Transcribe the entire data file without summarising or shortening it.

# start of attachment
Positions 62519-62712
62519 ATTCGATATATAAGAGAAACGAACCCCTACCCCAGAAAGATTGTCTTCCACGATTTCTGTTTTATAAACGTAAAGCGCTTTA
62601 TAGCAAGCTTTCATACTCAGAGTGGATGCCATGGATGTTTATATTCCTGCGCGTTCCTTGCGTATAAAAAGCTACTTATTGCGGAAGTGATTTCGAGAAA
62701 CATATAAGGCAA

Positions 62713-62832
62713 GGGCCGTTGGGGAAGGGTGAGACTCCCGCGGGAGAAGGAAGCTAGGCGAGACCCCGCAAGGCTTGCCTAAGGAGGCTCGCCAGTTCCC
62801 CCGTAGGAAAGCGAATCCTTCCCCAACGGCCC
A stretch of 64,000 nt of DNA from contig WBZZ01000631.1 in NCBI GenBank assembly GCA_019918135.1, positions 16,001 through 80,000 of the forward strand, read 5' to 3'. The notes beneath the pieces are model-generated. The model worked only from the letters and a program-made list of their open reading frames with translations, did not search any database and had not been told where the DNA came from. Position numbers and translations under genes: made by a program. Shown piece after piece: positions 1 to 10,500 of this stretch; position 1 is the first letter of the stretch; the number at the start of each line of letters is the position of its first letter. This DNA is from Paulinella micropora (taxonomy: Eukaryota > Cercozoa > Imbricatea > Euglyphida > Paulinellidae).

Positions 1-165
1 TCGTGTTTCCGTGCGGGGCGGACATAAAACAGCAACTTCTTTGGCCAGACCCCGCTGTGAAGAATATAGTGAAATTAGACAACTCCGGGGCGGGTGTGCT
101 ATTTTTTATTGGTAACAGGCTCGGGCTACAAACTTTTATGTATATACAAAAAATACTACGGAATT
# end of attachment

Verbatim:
Positions 62519-62712
62519 ATTCGATATATAAGAGAAACGAACCCCTACCCCAGAAAGATTGTCTTCCACGATTTCTGTTTTATAAACGTAAAGCGCTTTA
62601 TAGCAAGCTTTCATACTCAGAGTGGATGCCATGGATGTTTATATTCCTGCGCGTTCCTTGCGTATAAAAAGCTACTTATTGCGGAAGTGATTTCGAGAAA
62701 CATATAAGGCAA

Positions 62713-62832
62713 GGGCCGTTGGGGAAGGGTGAGACTCCCGCGGGAGAAGGAAGCTAGGCGAGACCCCGCAAGGCTTGCCTAAGGAGGCTCGCCAGTTCCC
62801 CCGTAGGAAAGCGAATCCTTCCCCAACGGCCC
A stretch of 64,000 nt of DNA from contig WBZZ01000631.1 in NCBI GenBank assembly GCA_019918135.1, positions 16,001 through 80,000 of the forward strand, read 5' to 3'. The notes beneath the pieces are model-generated. The model worked only from the letters and a program-made list of their open reading frames with translations, did not search any database and had not been told where the DNA came from. Position numbers and translations under genes: made by a program. Shown piece after piece: positions 1 to 10,500 of this stretch; position 1 is the first letter of the stretch; the number at the start of each line of letters is the position of its first letter. This DNA is from Paulinella micropora (taxonomy: Eukaryota > Cercozoa > Imbricatea > Euglyphida > Paulinellidae).

Positions 1-165
1 TCGTGTTTCCGTGCGGGGCGGACATAAAACAGCAACTTCTTTGGCCAGACCCCGCTGTGAAGAATATAGTGAAATTAGACAACTCCGGGGCGGGTGTGCT
101 ATTTTTTATTGGTAACAGGCTCGGGCTACAAACTTTTATGTATATACAAAAAATACTACGGAATT